4. The Office of the Attorney General Continues to Prosecute Medicaid Dentists Already Found Innocent

justice for texas medicaid providersJust before Christmas in 2014, a number of cases with HHSC-OIG were severed and sent to Travis County District Court for hearing.  These were some of the oldest Medicaid orthodontic cases and included two practices that had already gone before SOAH and been found innocent of allegations of Medicaid fraud, waste and abuse – Antoine Dental Centers and Harlingen Family Dentistry.  The move was perceived at the time as positive as it allowed these practices to get an impartial hearing before a district court rather than be subjected to the lengthy and flawed Medicaid process.

As matters have played out over the year, this has not turned out to be a good thing.

Where the new IG has done an excellent job of reviewing their cases and determining that settlements should be offered due to the excesses of the previous agency personnel (our top story), the Civil Medicaid Fraud division of the OAG which is responsible for the severed cases has without thoughtful review apparently carried forward those excesses.

This leads to the ridiculous situation of two dental practices that have already been found innocent of Medicaid fraud, waste and abuse by SOAH continuing to be prosecuted in the style of Jack Stick and Doug Wilson by the Civil Medicaid fraud division of OAG.

In fact, the agency continues to tie up resources and spend big money to do so.

5. HHSC Sunset Legislation Provides More Due Process Rights Protection for Medicaid Providers

sunset commission2The Texas Legislature again was concerned about due process rights for Medicaid providers and unanimously passed Senate Bill 207 this year which was then signed by Gov. Abbott.   SB 207 is the legislation that resulted from the review of the Sunset Advisory Commission of HHSC and its OIG.  Thanks to legislators such as Rep. Richard Peña Raymond, Rep. Bobby Guerra, Rep. Four Price, Sen. Juan “Chuy” Hinojosa, Sen. Jane Nelson and Sen. Charles Schwertner, Medicaid providers are better protected than they were several years ago.  Again we applaud a government that can do the right thing.

6. Dental Medicaid Fraud Minimal Per HHSC Report

hhsc buildingIn January, HHSC issued a report on Medicaid fraud found by managed care organizations across all its sectors for 2014.  Looking over the MCNA and Dentaquest entries in the report, clearly dental fraud is not a huge problem.  The DMOs only identified and collected some $303,000 out of $1 billion in Medicaid billings.  That is .03%.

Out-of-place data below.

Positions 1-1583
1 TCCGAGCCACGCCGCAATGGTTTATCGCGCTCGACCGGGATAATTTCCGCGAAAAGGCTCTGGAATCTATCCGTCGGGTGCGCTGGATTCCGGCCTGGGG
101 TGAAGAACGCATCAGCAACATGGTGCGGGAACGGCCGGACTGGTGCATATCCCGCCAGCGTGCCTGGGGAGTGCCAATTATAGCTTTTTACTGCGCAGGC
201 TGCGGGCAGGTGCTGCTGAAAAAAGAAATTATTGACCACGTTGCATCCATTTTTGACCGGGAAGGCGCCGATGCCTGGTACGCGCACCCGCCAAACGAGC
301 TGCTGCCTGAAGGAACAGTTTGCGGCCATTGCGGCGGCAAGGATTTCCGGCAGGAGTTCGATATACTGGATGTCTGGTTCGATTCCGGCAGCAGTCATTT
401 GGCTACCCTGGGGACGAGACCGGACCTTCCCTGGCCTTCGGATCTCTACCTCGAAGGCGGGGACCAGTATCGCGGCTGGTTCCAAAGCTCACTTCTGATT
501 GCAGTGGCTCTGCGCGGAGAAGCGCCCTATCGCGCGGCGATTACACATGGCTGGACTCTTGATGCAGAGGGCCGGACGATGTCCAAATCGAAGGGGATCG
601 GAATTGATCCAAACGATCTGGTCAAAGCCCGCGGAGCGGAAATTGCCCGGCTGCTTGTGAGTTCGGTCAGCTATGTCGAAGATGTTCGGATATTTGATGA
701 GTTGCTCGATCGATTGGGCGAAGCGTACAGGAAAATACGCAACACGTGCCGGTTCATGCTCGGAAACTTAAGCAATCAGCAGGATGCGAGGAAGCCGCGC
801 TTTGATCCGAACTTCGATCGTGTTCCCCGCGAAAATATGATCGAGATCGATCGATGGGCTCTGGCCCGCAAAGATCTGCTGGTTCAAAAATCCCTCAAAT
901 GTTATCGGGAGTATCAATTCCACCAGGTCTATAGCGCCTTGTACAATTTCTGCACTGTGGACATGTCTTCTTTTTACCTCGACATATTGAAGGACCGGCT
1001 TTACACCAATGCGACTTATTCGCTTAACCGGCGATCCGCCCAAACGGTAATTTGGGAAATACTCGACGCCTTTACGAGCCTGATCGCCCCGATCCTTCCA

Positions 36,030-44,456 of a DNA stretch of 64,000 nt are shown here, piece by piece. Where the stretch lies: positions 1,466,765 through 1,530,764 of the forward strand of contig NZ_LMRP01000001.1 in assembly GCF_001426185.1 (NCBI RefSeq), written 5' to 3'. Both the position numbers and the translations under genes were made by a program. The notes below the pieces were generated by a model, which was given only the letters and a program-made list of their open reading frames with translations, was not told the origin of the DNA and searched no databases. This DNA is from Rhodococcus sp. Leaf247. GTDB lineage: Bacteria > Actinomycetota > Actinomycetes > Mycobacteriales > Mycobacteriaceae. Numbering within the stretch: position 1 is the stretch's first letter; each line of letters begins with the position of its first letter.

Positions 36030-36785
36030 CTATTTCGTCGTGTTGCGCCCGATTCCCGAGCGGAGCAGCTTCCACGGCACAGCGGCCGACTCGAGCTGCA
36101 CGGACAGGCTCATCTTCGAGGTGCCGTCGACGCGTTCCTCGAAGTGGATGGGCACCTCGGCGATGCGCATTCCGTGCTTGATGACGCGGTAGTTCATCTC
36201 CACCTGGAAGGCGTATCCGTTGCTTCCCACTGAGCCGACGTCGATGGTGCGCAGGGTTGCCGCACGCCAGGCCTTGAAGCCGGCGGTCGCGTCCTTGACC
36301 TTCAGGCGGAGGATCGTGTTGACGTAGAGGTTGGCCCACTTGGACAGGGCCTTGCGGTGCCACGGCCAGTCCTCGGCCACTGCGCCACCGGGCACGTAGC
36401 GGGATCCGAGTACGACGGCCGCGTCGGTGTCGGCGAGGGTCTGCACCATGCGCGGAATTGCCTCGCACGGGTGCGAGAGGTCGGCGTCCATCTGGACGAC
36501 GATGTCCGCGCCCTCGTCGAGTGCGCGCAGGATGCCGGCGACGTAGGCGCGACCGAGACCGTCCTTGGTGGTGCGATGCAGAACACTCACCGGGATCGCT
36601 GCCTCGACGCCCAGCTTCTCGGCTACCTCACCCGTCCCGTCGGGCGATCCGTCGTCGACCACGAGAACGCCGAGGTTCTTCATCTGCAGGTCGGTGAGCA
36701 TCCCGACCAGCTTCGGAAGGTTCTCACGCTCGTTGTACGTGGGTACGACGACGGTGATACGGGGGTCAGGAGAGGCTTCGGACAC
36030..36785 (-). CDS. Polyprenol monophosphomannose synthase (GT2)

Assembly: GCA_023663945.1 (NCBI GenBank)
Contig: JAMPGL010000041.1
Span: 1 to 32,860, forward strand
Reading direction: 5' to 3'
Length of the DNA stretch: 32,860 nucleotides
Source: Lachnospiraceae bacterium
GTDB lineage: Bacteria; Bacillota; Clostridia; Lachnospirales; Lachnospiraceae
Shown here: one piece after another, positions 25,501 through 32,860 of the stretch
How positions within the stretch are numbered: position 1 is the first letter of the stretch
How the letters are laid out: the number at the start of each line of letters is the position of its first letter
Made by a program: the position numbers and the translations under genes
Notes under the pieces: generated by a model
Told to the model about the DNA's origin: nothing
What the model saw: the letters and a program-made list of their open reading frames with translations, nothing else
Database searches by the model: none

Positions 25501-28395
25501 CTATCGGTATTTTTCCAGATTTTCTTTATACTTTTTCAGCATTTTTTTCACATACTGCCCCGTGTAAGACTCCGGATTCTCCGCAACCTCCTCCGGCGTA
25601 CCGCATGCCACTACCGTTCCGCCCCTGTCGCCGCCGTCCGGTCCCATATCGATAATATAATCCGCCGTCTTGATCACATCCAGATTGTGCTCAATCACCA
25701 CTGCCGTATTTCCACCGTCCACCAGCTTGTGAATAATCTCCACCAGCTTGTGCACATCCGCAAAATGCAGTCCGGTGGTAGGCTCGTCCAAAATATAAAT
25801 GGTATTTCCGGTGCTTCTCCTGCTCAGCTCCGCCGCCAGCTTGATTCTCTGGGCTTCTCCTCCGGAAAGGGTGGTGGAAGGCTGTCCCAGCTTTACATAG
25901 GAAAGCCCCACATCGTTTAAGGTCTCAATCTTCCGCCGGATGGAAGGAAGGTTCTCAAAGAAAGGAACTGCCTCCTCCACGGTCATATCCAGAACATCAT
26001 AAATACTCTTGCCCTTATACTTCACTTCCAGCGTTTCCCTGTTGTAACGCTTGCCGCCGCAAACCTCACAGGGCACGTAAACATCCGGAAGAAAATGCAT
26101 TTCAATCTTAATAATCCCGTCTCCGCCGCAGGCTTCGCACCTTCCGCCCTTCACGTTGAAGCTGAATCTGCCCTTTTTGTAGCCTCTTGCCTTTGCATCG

That’s our top six.

There were a number of events that deserve mention so we list those stories here in date order, earliest first.

  1. Texas “Insiders” Entitlement Program Pays Off: Free College for Janek’s Aide!
  2. Medicaid Dentists Accuse HHSC and Xerox of Conspiracy, Negligence, and Seek Damages
  3. Jack Stick’s Golden Throne Cost Taxpayers Same as Full Ortho Treatment for a Medicaid Child
  4. Pay Up or Go Bankrupt: The Smile Magic Settlement
  5. State Medicaid Investigations Produce Paltry Results | The Texas Tribune
  6. Time for Agency Officials to “Take Seriously” State Regulations
  7. HHSC Commissioner Kyle Janek to Resign
  8. HHSC Allegedly Paid Out $104 Million to 8,000 Medicaid Providers the Agency Suspected Of Fraud
  9. Dentist’s Nightmare Over – Settles for $120,000 Withheld Medicaid Funds
  10. Dental Practice Victimized by OIG Actuary Should Have Settled Case for $41,000 not $323,000
  11. Former HHSC Chief Counsel Jack Stick Hits Bottom with Long Avoided DWI Conviction
  12. In Medicaid, It Appears Little Guys Go To Jail, Big Guys Don’t Get Contacted
  13. Taxpayers Left Holding the Bag Again on Massive Cost Overruns and Bureaucrats Sitting at Home on Paid Leave

One Response


    Thomas Jefferson wrote, as found in th Declaration of Independence: We hold these truths to be self – evident: that all men are created equal; That they are endowed by their creator with certain inalienable rights; That to secure these rights, governments are instituted among men deriving their just powers from the consent of the governed . . . The most profoundly revolutionary achievement of the United States of America was the subordination of government and society to the sovereignty of the individual and his inalienable natural rights. The American system is a constitutionally limited republic, restricted to the protection of natural rights. It is not a democracy. In our system, majority rule was to be used for lesser details, such as the selection of personnel. It was combined from heavenly inspiration, knowledge of political government from years ago, and from their own experience.